Doctor insights on:
Possibly: It is possible that ultrasound may not be diagnostic for appendicitis. It depends on the tech performing the exam, the patient's body size/habitus, the amount of bowel/stool present, the age of the patient, the location of the appendix, whether free fluid is present, and the confidence of the interpreting radiologist. ...Read more
Could a CT scan miss appendicitis if I wasn't given contrast fluid to drink or wasn't injected with dye?
Possibly: That is possible. Contrast should always be given for abdominal and pelvic cts unless there is reduced kidney function or allergies to the dye. ...Read more
Can a PET scan report miss the presence of appendicitis when the goal is to locate pancreatic tumors?
PET picks up inflamm: PET scan would ordinarily pick up (show increased uptake) Inflammation (like in acute appendicitis) and growing tumors. It is used for searching all tumors (not only pancreatic Cancer). I hope I have addressed your question. Otherwise send me another email with your remaining question. ...Read more
Could appendicitis be missed on a CT scan if I wasn't given contrast fluid to drink before the scan and didn't have dye injected? ?
Yes: Yes but usually not. And if people are super nervous then they would have not sent you out of the office. ...Read more
Not missed if Examin:
Acute appendicitis is a surgical emergency and has to be diagnosed and if diagnosis confirmed by History Physical, Blood count and if imaging if needed to confirm the diagnosis like Cat Scan or ultrasound. If one does not seek medical help the appendix can rupture and cause abscess/peritonitis/sepsis and can be life threatening
One can not afford to miss the diagnosis. ...Read more
Can an abdominal CT miss appendicitis? They checked me for it today but I hurt so bad. I've had fever / diarrhea / chills for days, and I'm stressed.
Yes but symptoms: Yes, a CT scan can miss appendicitis. however, your symptoms are not classic for appendicitis. Diarrhea is not usually an early sign. Also, stomach pain tends to localize or concentrate in a particular spot. Did you have a blood test / blood count? Ask to be evaluated by an experienced surgeon based on your clinical signs, rather than relying solely on the CT scan for a diagnosis. ...Read more
Abdominal Pain: There are many different symptoms. The classic presentation is that of generalized abdominal pain, followed by nausea and vomiting along with fever and chills. The reality is that patients report a multitude of different symptoms. The main complaint is abdominal pain that just doesn't go away after 6 hours. If you are awakened by abdominal pain, and it doesn't go away, see a doc! ...Read more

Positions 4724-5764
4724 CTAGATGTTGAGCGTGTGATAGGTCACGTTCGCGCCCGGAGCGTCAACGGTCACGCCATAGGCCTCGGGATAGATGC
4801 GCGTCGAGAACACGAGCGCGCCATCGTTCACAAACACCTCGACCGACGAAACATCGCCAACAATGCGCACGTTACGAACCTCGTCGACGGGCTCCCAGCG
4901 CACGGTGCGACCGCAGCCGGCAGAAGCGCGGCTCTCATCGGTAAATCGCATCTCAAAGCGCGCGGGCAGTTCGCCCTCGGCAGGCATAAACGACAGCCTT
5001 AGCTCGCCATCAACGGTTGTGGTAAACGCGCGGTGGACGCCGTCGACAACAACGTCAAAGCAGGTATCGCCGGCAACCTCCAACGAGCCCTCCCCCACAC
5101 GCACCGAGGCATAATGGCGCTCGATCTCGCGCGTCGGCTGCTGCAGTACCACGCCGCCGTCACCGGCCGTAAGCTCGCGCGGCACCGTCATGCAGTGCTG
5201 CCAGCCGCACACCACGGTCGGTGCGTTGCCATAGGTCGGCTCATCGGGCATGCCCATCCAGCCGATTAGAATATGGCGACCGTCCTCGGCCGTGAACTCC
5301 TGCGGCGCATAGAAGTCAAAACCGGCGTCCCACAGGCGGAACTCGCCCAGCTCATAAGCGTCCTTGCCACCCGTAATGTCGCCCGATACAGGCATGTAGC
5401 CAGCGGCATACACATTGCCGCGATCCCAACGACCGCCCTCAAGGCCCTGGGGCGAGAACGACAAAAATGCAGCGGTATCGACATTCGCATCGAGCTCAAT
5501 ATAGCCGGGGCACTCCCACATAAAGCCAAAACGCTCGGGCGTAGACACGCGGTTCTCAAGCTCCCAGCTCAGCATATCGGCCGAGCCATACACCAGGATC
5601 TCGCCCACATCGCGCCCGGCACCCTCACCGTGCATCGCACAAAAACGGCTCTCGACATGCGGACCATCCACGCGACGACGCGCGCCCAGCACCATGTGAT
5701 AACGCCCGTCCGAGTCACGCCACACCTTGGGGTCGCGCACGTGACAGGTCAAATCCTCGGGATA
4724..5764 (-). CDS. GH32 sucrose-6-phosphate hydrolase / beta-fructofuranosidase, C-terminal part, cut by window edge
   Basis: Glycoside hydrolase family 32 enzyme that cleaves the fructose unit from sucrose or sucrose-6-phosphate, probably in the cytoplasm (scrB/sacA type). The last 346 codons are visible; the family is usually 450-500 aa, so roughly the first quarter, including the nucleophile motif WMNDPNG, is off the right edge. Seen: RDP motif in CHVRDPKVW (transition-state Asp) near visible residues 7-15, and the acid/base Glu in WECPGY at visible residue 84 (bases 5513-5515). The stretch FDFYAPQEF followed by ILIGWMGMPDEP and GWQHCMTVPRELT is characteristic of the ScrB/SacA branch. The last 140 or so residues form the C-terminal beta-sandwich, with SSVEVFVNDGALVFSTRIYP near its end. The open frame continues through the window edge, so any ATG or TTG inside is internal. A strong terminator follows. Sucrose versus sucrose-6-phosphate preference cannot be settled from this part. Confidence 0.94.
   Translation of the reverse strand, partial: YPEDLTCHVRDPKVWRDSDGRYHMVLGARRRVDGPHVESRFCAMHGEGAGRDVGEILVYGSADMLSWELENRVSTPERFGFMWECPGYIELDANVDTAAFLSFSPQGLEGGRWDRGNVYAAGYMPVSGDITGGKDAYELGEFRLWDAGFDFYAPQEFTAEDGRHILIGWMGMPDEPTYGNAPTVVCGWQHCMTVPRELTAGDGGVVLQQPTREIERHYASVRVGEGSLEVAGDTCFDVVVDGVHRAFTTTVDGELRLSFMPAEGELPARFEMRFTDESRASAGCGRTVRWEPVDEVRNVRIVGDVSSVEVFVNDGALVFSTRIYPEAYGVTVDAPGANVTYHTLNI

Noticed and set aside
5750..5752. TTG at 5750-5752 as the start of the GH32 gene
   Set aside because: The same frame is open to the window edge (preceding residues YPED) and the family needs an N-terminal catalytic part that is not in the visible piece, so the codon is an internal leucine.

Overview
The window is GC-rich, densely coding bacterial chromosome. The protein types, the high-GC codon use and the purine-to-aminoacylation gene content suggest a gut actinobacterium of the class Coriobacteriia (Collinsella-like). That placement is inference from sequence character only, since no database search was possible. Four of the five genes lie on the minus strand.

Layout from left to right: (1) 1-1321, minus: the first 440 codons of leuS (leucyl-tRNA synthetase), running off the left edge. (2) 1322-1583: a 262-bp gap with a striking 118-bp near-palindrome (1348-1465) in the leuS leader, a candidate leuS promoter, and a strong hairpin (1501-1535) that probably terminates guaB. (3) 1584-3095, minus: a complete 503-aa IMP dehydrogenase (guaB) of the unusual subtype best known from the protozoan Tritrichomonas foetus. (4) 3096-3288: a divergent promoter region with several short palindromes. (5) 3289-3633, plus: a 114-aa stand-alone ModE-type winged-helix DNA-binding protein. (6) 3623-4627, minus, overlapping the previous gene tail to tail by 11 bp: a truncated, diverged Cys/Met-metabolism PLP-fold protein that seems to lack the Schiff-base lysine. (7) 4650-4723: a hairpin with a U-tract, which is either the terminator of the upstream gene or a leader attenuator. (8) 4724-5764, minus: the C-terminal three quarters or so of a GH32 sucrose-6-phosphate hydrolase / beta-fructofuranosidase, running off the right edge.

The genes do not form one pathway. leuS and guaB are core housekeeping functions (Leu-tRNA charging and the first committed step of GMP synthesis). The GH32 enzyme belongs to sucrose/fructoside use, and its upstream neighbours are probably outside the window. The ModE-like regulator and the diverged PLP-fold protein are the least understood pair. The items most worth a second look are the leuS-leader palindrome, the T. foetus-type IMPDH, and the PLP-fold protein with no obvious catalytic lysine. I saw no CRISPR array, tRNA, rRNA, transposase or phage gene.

The early symptoms: Of appendicitis are abdominal pain that starts diffusely or around the bellybutton and then localizes to the right lower quadrant (rlq) of the abdomen; some nausea, maybe with vomiting; and decreased appetite (anorexia). Early signs of appendicitis are abdominal tenderness that ultimately localizes to the rlq; there is discomfort with movement (e.g., the bumps in the road cause pain). ...Read more
Early or late?: Early may be non specific signs. Mild upper abd discomfort on exam. Later can be fever, dehydration from vomiting or diarrhea, rapid heart rate, pain in right lower quadrant of abdomen, "rebound" tenderness (hurts worse after pressing in), with heel drop, bringing right knee to chest, stretching it out, tenderness on rectal exam. Thinking maybe? See a doc now! ...Read more
Neither am I: Typical appendicitis begins as vague, central abdominal pain. The pain then moves to the right lower abdomen. Pain is usually constant rather than crampy. The temperature is normal or slightly elevated. Most patients with appendicitis lose their appetite. Nausea is not unusual. Diarrhea is uncommon. This comes on abruptly and is not a long term problem. Sound like you? See a doctor. ...Read more
Becomes severe: Sometimes the pain from an inflamed appendix can start around your naval. The pain usually worsens over time and moves to mcburney's point which is in the right lower quadrant of your abdomen. Usually the area is tender when touched or when pressure is released. Things which are jolting like walking or coughing can increase the pain. See below. ...Read more
SEVERE: At the onset, the pain may be mild and cramping, not unlike a normal stomach ache. However, within 24hrs, the pain changes, "moving" to the right lower abdomen, and becoming sharp, constant, and progressively worsening. ...Read more
Unlikely: Pain from appendicitis usually becomes gradually worse as the inflammation of the appendix worsens. In rare cases, this can heal itself, then recur at another time. Intermittent right lower quadrant abdominal pain however is usually not appendicitis. See your doctor for an exam to be sure. And if you think it is the appendix, head to the er. ...Read more
They usually don't: Appendicitis is extemely uncommon in babies. Appendicitis comes from plugging up or occlusion of the long, narrow, cylindrical appendix, allowing inflammation to build up. Babies have shorter, wider, conical appendices that may be harder to plug up. Appendicitis is most common in children (older than babies) and young adults. It is possible but uncommon at the extremes of age. ...Read more